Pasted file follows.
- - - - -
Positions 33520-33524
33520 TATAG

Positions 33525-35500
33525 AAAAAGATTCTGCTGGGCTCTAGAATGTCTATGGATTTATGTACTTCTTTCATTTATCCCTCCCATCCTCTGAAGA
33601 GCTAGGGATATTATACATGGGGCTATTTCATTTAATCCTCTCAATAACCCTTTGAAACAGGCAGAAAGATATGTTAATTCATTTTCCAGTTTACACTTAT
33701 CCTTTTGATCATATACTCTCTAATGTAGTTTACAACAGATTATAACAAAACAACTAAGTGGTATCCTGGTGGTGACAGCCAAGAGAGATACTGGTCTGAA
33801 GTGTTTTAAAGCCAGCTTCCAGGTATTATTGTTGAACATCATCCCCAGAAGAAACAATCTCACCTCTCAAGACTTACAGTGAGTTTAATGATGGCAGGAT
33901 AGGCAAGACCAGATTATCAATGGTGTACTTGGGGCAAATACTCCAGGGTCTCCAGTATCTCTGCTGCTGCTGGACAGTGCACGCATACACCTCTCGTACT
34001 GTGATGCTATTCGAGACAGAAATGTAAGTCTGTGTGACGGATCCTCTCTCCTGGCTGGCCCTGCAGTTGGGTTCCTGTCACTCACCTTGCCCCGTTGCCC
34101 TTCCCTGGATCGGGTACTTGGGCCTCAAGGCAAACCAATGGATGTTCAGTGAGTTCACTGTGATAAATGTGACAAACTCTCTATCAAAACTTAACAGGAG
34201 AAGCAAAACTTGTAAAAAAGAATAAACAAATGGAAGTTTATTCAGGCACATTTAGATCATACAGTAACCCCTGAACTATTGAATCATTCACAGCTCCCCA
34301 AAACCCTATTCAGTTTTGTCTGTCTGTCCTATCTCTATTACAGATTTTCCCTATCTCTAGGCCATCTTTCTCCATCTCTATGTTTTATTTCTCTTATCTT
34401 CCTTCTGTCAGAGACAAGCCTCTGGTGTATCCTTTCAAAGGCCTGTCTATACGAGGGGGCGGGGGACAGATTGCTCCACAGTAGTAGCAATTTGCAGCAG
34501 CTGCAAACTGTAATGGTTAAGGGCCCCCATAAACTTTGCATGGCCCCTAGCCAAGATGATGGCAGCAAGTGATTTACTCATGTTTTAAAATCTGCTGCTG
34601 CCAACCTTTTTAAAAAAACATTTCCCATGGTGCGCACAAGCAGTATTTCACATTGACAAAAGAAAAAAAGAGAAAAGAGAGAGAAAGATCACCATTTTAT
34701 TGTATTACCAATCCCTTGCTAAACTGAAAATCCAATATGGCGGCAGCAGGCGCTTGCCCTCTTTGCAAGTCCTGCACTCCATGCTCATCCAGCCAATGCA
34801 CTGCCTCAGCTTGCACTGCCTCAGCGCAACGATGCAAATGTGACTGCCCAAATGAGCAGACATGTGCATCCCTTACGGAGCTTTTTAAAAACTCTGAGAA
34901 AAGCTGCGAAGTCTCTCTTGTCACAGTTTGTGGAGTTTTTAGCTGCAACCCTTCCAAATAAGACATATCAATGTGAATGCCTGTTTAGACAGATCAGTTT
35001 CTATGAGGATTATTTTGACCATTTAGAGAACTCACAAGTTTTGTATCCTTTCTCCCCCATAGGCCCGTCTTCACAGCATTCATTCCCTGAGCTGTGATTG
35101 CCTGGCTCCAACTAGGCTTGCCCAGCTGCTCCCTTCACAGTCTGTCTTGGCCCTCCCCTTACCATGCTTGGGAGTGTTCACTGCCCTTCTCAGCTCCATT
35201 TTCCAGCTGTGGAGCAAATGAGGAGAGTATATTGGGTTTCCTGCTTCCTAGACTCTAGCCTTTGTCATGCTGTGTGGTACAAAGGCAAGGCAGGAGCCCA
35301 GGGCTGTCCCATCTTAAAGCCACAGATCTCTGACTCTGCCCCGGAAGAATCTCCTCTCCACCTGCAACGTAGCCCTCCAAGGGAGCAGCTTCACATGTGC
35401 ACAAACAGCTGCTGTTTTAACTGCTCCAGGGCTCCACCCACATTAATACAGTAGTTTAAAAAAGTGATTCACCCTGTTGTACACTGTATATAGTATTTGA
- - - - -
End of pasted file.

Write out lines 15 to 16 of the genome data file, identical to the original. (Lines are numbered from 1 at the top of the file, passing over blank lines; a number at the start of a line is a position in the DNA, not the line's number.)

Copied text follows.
34601 CCAACCTTTTTAAAAAAACATTTCCCATGGTGCGCACAAGCAGTATTTCACATTGACAAAAGAAAAAAAGAGAAAAGAGAGAGAAAGATCACCATTTTAT
34701 TGTATTACCAATCCCTTGCTAAACTGAAAATCCAATATGGCGGCAGCAGGCGCTTGCCCTCTTTGCAAGTCCTGCACTCCATGCTCATCCAGCCAATGCA